Nursing Considerations Regarding Fentanyl Sublingual Spray Titration

Nursing Considerations Regarding Fentanyl Sublingual Spray Titration
Nursing Considerations Regarding Fentanyl Sublingual Spray Titration

SAN ANTONIO, Tex.–Treatment of breakthrough cancer pain is an important component of care for patients, and nurses should consider various factors when titrating the dose of fentanyl sublingual spray to an effective dose, according to a presentation at ONS 41st Annual Congress.1

“Nurses, physician assistants, and nurse practitioners play a key role in identifying, assessing, and managing breakthrough cancer pain,” said Sheila E. Ayers, BSN, MSN, ACNP-BC.

Breakthrough cancer pain should always be considered in adults with persistent cancer pain, but it can be difficult to manage given its rapid onset, frequency, variability in pain intensity, and short duration. Transmucosal immediate-release formulations of fentanyl are commonly used for breakthrough cancer pain and titrated to a dose that is both effective and minimizes adverse events.

“Sublingual administration may be advantageous in patients who are unable to tolerate oral medication administration because of nausea, vomiting, or dysphagia, or utilize parenteral administration because of emaciation, reduced venous access, or coagulation-related defects,” Ayers reported.

Because fentanyl sublingual spray was recently approved by the US Food and Drug Administration, clinicians at The West Clinic in Memphis, Tennessee, sought to describe their clinic's best nursing practices for the titration of this novel formulation.

Phase 3 findings have previously demonstrated that fentanyl sublingual spray significantly reduces pain intensity compared with placebo as quickly as 5 minutes following administration. Although rapid onset is of great importance to patients, identifying an effective dose frequently necessitates individualized dose titration. Therefore, patient education and ongoing communication between the oncology nurse and the patient are important during titration.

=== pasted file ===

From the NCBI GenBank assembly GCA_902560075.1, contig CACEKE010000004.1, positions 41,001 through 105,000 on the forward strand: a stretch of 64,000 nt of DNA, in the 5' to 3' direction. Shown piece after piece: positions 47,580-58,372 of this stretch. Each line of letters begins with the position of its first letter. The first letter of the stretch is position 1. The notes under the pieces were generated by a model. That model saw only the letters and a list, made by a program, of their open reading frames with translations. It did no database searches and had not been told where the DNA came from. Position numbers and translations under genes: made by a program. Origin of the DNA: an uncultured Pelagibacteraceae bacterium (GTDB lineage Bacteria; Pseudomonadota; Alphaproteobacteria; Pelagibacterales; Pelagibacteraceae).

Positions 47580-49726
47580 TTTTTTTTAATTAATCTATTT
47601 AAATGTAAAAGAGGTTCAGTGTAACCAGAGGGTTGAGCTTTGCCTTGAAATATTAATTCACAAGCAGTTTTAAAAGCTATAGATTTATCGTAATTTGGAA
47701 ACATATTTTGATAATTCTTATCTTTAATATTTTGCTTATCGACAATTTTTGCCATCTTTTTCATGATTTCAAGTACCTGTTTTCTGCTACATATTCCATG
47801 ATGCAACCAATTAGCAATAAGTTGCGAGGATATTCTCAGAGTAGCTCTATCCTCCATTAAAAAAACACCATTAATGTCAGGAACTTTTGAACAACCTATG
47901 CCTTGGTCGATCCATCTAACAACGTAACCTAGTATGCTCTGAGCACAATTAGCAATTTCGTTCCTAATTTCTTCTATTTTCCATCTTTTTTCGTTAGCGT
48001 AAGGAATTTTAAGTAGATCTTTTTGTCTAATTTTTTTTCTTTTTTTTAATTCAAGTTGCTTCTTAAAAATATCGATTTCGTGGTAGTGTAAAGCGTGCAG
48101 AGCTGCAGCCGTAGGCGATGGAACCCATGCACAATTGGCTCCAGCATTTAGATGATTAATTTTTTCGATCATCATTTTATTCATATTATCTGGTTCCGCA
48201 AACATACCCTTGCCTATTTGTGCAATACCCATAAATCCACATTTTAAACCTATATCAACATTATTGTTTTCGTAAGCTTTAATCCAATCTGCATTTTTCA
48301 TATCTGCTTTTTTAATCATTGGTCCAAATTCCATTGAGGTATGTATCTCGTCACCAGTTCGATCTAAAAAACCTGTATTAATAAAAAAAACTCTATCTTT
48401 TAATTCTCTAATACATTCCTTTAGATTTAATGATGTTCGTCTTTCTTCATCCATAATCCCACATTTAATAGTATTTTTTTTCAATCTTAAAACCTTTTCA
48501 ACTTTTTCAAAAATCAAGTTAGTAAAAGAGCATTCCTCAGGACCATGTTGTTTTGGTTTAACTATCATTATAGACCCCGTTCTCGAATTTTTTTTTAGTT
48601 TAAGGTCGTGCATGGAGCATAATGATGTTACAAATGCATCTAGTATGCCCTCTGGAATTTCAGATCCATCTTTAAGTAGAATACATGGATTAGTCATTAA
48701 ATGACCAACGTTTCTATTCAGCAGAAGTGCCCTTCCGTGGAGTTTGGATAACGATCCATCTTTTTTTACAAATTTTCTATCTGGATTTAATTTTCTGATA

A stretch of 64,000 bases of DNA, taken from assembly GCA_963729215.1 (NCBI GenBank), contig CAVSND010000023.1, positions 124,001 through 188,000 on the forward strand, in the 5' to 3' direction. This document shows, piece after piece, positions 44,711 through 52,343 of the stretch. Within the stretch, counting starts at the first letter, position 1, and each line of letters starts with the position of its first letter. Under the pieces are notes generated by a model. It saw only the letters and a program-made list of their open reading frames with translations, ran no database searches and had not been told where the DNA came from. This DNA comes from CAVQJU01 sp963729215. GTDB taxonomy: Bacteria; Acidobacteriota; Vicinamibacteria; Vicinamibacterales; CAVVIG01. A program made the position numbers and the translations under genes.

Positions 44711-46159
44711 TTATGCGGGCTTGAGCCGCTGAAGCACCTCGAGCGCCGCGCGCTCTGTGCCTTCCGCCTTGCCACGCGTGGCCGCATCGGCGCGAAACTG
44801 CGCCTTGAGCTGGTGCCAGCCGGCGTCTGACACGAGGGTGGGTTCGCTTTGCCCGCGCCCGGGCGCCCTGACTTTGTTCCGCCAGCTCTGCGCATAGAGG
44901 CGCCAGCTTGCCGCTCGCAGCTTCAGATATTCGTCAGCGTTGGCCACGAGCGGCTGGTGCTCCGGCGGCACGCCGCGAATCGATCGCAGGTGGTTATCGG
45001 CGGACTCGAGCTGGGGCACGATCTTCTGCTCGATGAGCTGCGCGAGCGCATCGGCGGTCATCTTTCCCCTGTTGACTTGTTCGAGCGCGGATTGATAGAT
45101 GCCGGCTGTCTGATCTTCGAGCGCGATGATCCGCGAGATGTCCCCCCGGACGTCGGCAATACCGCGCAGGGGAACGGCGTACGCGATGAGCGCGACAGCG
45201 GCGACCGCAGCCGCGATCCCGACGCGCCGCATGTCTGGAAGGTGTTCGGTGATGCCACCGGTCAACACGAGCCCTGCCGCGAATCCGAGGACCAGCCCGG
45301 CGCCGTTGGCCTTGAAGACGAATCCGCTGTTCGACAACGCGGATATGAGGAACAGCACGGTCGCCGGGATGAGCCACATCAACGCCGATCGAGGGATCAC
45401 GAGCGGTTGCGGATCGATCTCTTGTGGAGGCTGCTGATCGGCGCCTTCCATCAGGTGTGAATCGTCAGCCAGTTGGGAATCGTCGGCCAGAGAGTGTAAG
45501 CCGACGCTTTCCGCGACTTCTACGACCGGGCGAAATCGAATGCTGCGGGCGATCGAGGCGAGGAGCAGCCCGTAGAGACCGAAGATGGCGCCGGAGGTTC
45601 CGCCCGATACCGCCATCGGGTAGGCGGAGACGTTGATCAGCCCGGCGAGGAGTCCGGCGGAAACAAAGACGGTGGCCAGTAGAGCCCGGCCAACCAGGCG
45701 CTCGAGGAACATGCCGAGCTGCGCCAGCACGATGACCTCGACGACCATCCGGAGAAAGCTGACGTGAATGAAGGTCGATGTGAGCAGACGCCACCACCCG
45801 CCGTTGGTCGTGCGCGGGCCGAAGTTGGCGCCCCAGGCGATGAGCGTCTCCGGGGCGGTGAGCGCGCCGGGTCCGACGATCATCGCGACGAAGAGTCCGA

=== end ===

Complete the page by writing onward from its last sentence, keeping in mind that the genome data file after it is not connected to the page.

For example, ineffectiveness should not be immediately concluded when there is a lack of effect with a particular titration dose; it may instead suggest that the clinician has not yet identified an appropriate dose for that individual patient.

“Increasing the dose without an adequate assessment may accidentally overdose the patient,” Ayers noted.

In addition, oncology nurses should consider patients' comorbidities, including neuropathies or arthritis. In these instances, nurses should attempt to minimize the number of actuations or the benefit vs risk in those with grade 2 or higher mucositis.

During the titration phase, it is also recommended that nurses conduct telephone follow-up 3 to 5 days following titration initiation.

Ayers concluded: “Keeping in frequent contact with patients, nurses, physician assistants, and nurse practitioners can play a major role in breakthrough cancer pain management by providing patient education and maintaining ongoing communication with patients and/or caregivers to ensure safe, and appropriate use of agents, such as fentanyl sublingual spray.”

REFERENCE

1. Ayers S, Parikh N, Cognata Smith C, Tian GG. Nursing considerations for titration of fentanyl sublingual spray to effective dose. Oral presentation at: 2016 Oncology Nursing Society Annual Congress; April 28-May 1, 2016; San Antonio, TX.

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